Secondary metabolites are produced at the end of growth of the organism especially during the stationary phase of growth when the organism is resting and is not actively growing. They are not involved in the growth, development and reproduction of the organism; and they are usually organic compounds that are produced through the modification of primary metabolites. Secondary metabolites provide defensive function and they have tremendous economic importance; and they play no role in maintaining the physiological and metabolic processes of the organism. Examples of secondary metabolites include: antibiotics steroids and enzymes. Microorganisms including bacteria, fungi, and actinomycetes drive fermentation processes and it is important that they continue to produce metabolites that encourage their optimal growth during fermentation processes. These organisms are important in fermentation processes because of the metabolites that they produce during and after their growth or development.

The major role of microorganisms including bacteria, yeasts, viruses, moulds and actinomycetes in fermentation processes is to convert or breakdown large substrates (macromolecules) to economically important end-products. As the organism is growing in the fermenter or fermentation vessel, it produces primary metabolites- which it uses to maximize the available substrate or nutrient in the growth vessel (fermenter). These primary metabolites are primarily utilized by the organism to manufacturer its secondary metabolites such as antibiotics that are of great economic importance. Most fermentation processes are activated by microorganism or by the enzymes that they produce; and these organisms act on their own or in collaboration with other microbes. The term fermentation means different things to different persons or disciplines. However, fermentation here is defined as a metabolic process that converts sugars (substrates) to alcohol, acids and gases (e.g. CO2). It can occur both in the presence of oxygen and in the absence of oxygen. But most fermentation processes occur in the absence of oxygen.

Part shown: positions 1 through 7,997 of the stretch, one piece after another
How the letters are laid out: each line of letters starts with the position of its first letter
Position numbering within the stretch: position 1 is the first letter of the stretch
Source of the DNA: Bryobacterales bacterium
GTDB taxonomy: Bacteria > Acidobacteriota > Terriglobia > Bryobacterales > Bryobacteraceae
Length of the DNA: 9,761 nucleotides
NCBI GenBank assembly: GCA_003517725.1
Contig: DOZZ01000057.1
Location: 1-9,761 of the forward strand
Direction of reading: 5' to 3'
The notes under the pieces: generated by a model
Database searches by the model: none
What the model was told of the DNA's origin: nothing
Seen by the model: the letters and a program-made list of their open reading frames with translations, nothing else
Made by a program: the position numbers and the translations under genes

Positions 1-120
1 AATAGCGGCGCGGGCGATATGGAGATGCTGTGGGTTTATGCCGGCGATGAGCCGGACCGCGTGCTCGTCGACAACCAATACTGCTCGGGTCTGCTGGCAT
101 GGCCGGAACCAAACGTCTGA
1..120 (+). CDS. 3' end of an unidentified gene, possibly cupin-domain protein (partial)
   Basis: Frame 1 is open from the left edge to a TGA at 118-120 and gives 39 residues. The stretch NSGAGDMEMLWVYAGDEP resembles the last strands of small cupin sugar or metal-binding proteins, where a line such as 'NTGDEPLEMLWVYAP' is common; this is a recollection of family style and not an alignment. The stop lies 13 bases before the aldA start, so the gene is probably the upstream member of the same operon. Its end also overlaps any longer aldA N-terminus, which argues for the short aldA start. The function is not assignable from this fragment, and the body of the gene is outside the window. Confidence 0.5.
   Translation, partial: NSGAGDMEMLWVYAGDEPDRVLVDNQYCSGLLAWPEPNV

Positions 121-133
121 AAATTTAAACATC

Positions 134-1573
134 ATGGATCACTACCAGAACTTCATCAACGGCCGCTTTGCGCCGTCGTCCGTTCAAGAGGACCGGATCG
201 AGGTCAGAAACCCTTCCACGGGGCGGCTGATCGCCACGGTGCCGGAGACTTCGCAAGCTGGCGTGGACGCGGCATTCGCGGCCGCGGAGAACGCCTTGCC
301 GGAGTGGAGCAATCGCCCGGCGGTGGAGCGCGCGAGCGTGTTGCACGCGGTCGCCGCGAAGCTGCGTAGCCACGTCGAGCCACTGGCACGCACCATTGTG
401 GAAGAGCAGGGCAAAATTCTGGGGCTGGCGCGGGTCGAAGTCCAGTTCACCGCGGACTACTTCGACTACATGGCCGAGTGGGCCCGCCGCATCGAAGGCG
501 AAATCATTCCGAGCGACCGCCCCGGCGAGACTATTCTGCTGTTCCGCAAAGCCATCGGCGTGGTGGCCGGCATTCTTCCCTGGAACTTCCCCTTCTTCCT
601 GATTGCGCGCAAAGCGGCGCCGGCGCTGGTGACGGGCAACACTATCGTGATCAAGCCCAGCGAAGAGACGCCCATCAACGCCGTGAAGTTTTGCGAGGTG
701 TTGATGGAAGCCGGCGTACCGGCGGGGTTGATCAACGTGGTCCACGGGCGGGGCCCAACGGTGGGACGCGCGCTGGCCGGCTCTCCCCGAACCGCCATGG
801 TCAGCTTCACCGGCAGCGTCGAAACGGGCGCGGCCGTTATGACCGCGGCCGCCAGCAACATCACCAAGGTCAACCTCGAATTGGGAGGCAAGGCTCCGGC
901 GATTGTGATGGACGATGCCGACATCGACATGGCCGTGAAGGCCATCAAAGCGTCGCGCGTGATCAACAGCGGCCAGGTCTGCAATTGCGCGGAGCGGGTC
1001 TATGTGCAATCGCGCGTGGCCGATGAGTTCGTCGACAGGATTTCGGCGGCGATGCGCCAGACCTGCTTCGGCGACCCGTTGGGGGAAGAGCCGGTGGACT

Fermentation can also occur when organisms including moulds, bacteria actinomycetes and yeasts consume organic substrate molecules as part of their own metabolic processes; and thus produce metabolites of substances that are of economic importance in the process. When spoilage microbes grow in food they cause spoilage and food borne diseases when such contaminated food is consumed. However some fermentation processes are highly desirable since they lead to the production of important molecules or substances like alcohol, acids and gases and other microbial by-products that are significant in food production. Yoghurt, SCPs, bread, cheese, sauerkraut, wine and beer are some examples of food produced through fermentation processes that are mainly spurred by microbial activity and/or their enzymatic reactions. Fermentation posses several benefits – which is why it is employed in many industrial processes for the production of economically-significant products. 

Further reading

Bushell M.E (1998). Application   of   the   principles   of   industrial   microbiology   to   biotechnology (ed. Wiseman, A.) Chapman and Hall, New York.

Byong H. Lee (2015). Fundamentals of Food Biotechnology. Second edition. Wiley-Blackwell, New Jersey, United States.

Frazier W.C, Westhoff D.C and Vanitha N.M (2014). Food Microbiology. Fifth edition. McGraw-Hill Education (India) Private Limited, New Delhi, India.

Jay J.M (2005). Modern Food Microbiology. Fourth edition. Chapman and Hall Inc, New York, USA.

Bushell M.E (1998). Application   of   the   principles   of   industrial   microbiology   to   biotechnology (ed. Wiseman, A.) Chapman and Hall, New York.

Farida A.A (2012). Dairy Microbiology. First edition. Random Publications. New Delhi, India.

Nduka Okafor (2007). Modern industrial microbiology and biotechnology. First edition. Science Publishers, New Hampshire, USA.

Roberts D and Greenwood M (2003). Practical Food Microbiology. Third edition. Blackwell publishing Inc, USA.